2016 started off with a thud: in December the Fed started what is expected to be the first in a series of interest rate increases China’s growth was faltering, oil prices were crashing, and the Eurozone was struggling with the massive influx of refugees . The market responded to the growing fear with a roughly10% drop, in what’s frequently referred to as a correction.
Let’s put that 10% decline in perspective. Over the past 7 years the S&P 500 has had 7 years of positive returns, more than recovering the horrific losses in 2008. Of these seven years of recovery, the S&P 500 had 5 years of double-digit returns. Market corrections are fairly regular and may indicate underlying problems – or may be an opportunity to capitalize on opportunities.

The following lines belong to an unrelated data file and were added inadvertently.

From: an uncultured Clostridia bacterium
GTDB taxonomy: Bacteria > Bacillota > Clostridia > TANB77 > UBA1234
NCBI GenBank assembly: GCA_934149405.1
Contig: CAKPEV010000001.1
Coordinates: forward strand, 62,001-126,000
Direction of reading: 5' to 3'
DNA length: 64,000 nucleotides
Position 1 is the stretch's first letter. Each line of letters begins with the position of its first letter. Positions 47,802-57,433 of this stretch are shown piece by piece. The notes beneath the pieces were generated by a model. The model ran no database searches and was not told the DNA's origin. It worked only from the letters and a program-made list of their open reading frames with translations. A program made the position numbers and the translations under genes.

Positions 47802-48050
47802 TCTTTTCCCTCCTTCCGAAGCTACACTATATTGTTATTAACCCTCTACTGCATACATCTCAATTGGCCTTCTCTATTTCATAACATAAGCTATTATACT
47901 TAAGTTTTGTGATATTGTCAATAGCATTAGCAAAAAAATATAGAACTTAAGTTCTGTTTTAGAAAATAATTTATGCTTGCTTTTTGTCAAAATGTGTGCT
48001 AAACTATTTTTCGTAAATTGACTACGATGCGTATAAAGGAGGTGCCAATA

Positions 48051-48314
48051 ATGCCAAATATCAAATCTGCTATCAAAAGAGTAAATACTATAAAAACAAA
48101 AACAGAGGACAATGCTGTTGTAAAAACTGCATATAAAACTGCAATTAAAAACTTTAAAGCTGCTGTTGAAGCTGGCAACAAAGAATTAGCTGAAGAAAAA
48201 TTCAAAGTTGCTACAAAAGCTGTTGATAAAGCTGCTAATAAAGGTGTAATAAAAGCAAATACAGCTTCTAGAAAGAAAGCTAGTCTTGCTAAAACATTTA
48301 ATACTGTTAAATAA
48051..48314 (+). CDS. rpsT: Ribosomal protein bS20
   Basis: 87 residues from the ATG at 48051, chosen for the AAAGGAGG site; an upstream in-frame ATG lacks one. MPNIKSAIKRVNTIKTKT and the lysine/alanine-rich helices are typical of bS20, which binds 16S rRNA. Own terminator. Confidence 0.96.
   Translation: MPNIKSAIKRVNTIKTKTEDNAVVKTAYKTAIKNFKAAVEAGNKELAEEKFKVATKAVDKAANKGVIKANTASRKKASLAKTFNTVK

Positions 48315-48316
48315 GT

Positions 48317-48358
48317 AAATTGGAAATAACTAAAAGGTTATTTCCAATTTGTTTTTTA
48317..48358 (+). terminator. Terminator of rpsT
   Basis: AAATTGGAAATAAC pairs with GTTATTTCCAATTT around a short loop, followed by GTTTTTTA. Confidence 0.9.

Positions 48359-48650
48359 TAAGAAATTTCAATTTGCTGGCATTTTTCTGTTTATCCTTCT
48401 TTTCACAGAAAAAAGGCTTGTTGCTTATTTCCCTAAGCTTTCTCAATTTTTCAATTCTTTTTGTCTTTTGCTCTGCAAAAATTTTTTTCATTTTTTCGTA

If you have a financial plan in place, follow the guidelines; if you don’t have one, why not? It could help put you at ease when the going gets tough.